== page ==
Snow melted. I shoveled half the driveway and left. My foot is SO not happy about it. Mostly my foot has adapted to walking, going up and down stairs, and doing the minimal stuff. It has not adapted to exercise or shoveling. The pain doesn't bother me at all. What bothers me is the reminder that I can't do something I love, because I can't seem to get the damn thing fixed. And every time it swells up, I feel like a failure. I'm not sure what else I can do about it except throw more money at it, but, heck, feelings are not rational things.
I reconnected with an old writer friend today. Okay, my first writing friend. Really, my closest writing friend. She's a brilliant writer, and I love her stuff, but she stopped writing a few years back. In my tiny world, you gotta write fast if you want to pay the bills.
She got burnt out. Sad, again, because I love her stuff.
In her email, she warned me away from letting myself get burnt out, too. And it was some surprise to me that I realized how much I love it. I realized that I could never get burnt out. Partly because I've learned the warning signs, learned the pitfalls and stuff.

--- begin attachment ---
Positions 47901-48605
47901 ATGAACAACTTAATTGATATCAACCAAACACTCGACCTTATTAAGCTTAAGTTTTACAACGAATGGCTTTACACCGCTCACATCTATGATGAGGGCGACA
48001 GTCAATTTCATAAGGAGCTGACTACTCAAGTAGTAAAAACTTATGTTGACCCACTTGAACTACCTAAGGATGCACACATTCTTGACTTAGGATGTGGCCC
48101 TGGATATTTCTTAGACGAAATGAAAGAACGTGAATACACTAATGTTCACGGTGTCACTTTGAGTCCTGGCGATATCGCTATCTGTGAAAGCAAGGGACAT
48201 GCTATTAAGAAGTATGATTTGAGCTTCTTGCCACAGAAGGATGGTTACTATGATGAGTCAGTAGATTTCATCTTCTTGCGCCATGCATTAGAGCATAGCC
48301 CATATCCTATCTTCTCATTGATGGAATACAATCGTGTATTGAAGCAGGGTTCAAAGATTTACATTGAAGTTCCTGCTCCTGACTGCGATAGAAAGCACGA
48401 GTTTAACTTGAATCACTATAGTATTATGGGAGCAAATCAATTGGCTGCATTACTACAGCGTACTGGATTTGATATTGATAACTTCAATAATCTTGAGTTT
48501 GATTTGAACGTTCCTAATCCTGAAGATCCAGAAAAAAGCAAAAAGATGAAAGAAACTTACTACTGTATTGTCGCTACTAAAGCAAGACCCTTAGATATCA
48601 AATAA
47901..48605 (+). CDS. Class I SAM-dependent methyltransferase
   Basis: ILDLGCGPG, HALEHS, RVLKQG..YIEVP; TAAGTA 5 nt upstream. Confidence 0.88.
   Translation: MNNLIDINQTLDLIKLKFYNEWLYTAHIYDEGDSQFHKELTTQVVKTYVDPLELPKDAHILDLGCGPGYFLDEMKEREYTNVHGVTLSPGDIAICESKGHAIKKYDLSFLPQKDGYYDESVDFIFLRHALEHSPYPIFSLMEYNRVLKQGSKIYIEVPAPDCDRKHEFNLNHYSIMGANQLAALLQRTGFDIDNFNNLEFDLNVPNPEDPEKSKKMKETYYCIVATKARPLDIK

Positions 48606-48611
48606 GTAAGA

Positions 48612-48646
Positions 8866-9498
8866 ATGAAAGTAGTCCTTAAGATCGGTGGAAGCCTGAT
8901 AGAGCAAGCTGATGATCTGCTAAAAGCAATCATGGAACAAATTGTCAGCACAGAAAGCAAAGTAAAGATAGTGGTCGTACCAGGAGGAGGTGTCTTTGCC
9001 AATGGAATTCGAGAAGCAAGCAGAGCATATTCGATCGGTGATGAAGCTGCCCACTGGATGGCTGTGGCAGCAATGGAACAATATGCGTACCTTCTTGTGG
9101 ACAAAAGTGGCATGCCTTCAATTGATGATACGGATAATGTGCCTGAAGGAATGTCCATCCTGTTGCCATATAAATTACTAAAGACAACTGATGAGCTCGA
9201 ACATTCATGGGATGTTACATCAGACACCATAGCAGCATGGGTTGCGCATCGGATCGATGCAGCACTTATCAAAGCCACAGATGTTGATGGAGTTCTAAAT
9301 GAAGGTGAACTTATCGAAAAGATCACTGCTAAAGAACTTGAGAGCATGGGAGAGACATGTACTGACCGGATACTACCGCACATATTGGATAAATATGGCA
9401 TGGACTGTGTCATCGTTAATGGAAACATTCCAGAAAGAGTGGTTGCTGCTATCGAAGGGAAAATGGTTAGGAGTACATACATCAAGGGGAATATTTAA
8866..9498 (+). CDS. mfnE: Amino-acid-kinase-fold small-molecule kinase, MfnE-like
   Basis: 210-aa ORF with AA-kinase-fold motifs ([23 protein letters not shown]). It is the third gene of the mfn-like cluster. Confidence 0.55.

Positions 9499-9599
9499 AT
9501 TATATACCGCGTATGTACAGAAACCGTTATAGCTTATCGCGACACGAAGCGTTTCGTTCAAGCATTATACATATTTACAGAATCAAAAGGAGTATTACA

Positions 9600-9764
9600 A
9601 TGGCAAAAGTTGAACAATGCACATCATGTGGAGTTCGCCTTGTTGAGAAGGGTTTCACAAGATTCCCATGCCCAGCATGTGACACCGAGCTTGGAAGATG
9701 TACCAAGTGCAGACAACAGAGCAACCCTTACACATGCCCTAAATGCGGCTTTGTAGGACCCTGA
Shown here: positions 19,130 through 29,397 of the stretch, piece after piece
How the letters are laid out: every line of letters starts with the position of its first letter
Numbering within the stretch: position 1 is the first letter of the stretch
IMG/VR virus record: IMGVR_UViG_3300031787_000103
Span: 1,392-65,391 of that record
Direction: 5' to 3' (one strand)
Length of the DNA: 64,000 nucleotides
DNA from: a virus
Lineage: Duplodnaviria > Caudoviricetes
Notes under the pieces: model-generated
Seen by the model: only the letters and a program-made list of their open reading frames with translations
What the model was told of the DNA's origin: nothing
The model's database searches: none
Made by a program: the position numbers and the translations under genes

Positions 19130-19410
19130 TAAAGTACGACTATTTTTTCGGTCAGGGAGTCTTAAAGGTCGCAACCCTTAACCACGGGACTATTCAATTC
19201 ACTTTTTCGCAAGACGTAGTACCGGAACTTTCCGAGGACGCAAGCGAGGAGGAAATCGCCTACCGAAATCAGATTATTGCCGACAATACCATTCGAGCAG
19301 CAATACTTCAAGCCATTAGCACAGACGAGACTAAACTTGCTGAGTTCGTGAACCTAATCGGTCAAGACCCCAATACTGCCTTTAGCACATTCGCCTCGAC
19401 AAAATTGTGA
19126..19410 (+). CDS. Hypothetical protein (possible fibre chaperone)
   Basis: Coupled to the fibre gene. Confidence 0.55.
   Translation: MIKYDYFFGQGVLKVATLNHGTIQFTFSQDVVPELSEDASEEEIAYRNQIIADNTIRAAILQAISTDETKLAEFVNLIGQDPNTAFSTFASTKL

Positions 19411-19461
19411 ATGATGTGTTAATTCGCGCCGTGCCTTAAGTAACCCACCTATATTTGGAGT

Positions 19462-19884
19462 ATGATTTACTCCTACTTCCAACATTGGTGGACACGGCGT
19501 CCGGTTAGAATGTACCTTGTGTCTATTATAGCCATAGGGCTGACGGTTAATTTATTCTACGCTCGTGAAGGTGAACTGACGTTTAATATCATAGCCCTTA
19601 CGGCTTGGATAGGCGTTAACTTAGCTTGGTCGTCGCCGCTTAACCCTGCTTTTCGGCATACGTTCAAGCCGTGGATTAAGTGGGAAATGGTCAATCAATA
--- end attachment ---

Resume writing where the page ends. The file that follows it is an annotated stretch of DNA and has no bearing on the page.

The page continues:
And, like I said before, I've completely separated the act of writing with all the business junk, waiting for checks, and career planning. Smartest thing I ever did.
Mostly, though, I was surprised because writing was never in the grand plan. It's this other thing I do. I always say that it seduced me, and it's true. So sometimes I look around and am shocked at how much time I spend at this writing thing. I'm shocked at how much peace it gives me. I'm surprised at what a part of my life it is, how much time I put into improving and reading and planning.
It's a lover I've grown quite protective of, actually. No, I will not let the business muck it up, and I will not let anyone hurt it, not even myself.
Writing isn't the same thing as that first time I penned a story. I remember toying with a sentence for hours, literally grinning at the screen as I considered the different nuances of choosing one word over another.
It's not first love anymore, but it's a deeper love. And still, somehow, everyday it surprises me. It shows me yet another reason why I love it.
I don't love music less, or teaching less. I just failed to protect what I love from the business of it. It's improving, though.
So how has your relationship with writing changed over the years?